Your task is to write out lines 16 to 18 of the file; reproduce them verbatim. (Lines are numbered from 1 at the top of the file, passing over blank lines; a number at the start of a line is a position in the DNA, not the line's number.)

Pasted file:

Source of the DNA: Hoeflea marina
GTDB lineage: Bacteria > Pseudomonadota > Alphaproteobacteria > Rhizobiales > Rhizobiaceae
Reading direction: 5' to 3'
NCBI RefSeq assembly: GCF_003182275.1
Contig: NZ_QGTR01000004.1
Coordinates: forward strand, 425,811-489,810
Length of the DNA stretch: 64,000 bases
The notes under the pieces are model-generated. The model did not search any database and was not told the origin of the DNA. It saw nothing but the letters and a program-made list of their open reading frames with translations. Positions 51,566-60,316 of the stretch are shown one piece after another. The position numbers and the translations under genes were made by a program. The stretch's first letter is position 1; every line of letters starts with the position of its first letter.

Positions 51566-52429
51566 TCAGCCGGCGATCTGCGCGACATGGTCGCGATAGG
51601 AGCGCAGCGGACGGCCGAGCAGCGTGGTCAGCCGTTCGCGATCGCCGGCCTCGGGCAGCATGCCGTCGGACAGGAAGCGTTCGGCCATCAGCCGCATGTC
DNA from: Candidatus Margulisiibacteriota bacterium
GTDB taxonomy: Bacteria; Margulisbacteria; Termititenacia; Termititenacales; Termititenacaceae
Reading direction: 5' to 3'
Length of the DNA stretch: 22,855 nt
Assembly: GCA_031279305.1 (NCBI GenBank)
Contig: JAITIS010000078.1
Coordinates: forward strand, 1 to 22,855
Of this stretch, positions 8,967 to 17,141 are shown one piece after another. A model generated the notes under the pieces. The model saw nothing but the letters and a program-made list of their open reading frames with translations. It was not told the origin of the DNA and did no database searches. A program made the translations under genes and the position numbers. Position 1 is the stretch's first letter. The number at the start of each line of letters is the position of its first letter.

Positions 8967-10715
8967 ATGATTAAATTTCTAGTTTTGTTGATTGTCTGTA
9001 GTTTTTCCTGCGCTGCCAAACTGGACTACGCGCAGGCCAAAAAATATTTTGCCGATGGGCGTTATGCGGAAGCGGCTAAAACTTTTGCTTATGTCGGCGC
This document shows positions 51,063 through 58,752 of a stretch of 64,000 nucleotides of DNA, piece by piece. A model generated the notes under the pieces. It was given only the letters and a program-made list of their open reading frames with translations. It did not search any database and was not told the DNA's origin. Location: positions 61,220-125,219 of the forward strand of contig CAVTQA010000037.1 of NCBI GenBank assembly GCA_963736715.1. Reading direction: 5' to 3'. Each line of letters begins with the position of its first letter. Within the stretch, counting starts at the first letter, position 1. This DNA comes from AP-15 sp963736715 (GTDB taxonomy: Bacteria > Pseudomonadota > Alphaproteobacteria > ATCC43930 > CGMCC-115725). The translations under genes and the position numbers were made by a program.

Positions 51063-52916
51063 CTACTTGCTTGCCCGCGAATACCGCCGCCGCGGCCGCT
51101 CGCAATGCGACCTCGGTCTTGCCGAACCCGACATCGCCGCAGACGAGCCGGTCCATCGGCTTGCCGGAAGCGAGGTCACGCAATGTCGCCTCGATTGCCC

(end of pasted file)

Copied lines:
Assembly: GCA_031279305.1 (NCBI GenBank)
Contig: JAITIS010000078.1
Coordinates: forward strand, 1 to 22,855